(Bloomberg Opinion) — The exploding U.S. trade deficit highlights the extent to which President Donald Trump’s avowed trade policy is a failure. Yet it also stands as proof that, the president notwithstanding, U.S. economic policy is a success.
First, about that failure: It’s a mistake to see these deficit figures by themselves as a rebuke of Trump’s trade policy, which has focused on reducing the bilateral trade deficit with China. The strategy seemed to be bearing some fruit until that progress (if that is the correct term) was wiped out by the pandemic.
As my Bloomberg Opinion colleague Noah Smith points out, that’s a little odd by historical standards. Typically, recessions and global crises reduce trade and bring down trade deficits. What happened this time? There is a two-part answer.
First, the pandemic struck America’s major European trading partners before it came to the U.S. That meant the demand for U.S. exports collapsed even as U.S. consumers were happily buying foreign goods. When the virus did strike the U.S., imports fell sharply then leveled off after Congress passed the CARES Act in March, while exports continued to fall.
The effect of the CARES Act was so sweeping that U.S. personal income actually rose for the first several months of the pandemic. The initial shock hit consumers hard, but by May retail sales (excluding food services) had nearly regained all of the lost ground from March and April, and by June they were running above the long-term trend.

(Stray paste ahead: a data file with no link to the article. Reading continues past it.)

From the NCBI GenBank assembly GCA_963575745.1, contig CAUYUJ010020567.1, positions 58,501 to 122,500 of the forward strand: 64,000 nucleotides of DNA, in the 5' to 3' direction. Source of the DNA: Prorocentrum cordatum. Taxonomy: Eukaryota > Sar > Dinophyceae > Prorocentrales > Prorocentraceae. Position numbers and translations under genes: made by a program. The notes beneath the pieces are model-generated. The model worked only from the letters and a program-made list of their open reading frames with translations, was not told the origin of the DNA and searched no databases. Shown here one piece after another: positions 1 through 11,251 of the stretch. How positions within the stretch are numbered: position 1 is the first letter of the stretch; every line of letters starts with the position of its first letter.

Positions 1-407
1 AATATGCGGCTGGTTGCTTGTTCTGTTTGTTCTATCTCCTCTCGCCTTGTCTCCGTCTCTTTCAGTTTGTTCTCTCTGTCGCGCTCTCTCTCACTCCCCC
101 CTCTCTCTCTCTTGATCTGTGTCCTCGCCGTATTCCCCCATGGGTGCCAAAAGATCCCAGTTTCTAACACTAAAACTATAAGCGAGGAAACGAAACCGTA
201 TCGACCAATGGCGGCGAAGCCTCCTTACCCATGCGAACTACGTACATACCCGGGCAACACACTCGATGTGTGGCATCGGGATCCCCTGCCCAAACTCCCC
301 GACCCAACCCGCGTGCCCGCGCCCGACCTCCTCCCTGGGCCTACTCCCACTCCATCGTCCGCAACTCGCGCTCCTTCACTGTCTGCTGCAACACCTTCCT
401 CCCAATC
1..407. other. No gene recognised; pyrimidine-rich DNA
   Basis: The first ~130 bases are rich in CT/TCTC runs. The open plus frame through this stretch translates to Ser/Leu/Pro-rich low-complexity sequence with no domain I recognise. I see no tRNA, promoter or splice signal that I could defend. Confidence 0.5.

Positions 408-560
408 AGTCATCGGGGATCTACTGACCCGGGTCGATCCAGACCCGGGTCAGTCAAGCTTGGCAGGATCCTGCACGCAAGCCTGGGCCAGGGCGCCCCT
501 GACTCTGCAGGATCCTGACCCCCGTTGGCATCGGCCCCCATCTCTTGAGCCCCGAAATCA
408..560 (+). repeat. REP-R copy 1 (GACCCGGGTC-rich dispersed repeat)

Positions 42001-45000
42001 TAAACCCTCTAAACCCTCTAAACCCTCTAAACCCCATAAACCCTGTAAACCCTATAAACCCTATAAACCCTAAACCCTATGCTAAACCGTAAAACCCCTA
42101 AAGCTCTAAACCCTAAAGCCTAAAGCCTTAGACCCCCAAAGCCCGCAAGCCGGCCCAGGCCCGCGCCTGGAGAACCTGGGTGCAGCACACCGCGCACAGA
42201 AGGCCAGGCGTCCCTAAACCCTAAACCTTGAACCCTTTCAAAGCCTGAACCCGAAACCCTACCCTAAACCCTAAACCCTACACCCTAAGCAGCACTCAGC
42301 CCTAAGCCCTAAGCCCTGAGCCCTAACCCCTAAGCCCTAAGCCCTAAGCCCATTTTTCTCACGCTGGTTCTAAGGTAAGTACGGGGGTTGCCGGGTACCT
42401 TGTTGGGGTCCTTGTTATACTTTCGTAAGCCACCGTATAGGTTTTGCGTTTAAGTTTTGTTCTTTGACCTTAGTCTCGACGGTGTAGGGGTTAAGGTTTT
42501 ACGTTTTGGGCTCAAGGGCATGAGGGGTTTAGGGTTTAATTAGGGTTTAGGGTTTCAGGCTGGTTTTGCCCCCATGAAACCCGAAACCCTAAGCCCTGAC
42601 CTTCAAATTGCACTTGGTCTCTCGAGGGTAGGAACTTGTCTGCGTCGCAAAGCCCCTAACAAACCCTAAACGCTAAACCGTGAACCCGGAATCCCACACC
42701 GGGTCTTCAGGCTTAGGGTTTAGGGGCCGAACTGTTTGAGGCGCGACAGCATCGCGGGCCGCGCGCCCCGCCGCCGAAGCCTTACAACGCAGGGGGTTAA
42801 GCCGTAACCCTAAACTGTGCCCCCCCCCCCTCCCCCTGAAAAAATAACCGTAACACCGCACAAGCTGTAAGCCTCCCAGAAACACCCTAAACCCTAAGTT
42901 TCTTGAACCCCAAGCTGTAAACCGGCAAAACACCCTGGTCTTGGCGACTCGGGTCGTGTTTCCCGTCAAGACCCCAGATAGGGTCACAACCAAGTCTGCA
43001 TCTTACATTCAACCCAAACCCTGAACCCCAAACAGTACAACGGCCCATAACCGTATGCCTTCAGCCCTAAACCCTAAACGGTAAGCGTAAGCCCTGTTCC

This bears repeating: U.S. retail spending has been running at record highs since June, well above expected figures. (These figures exclude restaurants and bars, which were specifically shut down.) Retail sales excluding food services grew as much between February 2020 and August 2020 as they did between May 2018 and February 2020. That’s nearly two years of growth compressed into about half a year.
That, in turn, means that U.S. demand for foreign imports has grown as well. The total value of U.S. imports still isn’t back to pre-pandemic levels, in part because the price of oil has fallen. The U.S. produces about as much oil as it consumes, but because the U.S. refinery complex is the most sophisticated in the world, America winds up importing low-quality crude oil from the rest of the world and exporting high-quality crude oil.
On the other side of the ledger, because demand from the rest of the world is weak, U.S. exports continued to fall through May, and since August have recovered more slowly than imports. The net result is that the trade deficit is the highest it has been since 2006 — that is to say, since before the decline in U.S. housing prices undercut the consumption boom of the mid-2000s.
It’s not necessarily wrong to see the surging trade deficit as evidence against the wisdom of Trump’s trade policies, which have done significantly more harm than good. A more constructive view, however, is to view it as a testament to policy competence. Not only was there aggressive monetary policy from the U.S. Federal Reserve, which lowered interest rates and provided capital to banks and businesses, but there was strong fiscal policy with the CARES Act.
A broader economic recovery will require even more fiscal stimulus, in the form of a second pandemic relief bill, which seemed possible if not likely until Trump called off talks with Congress on Tuesday. After November, perhaps, negotiators on both sides will see things in a different light — or maybe there will be different negotiators altogether.
This column does not necessarily reflect the opinion of the editorial board or Bloomberg LP and its owners.
Karl W. Smith is a Bloomberg Opinion columnist. He was formerly vice president for federal policy at the Tax Foundation and assistant professor of economics at the University of North Carolina. He is also co-founder of the economics blog Modeled Behavior.
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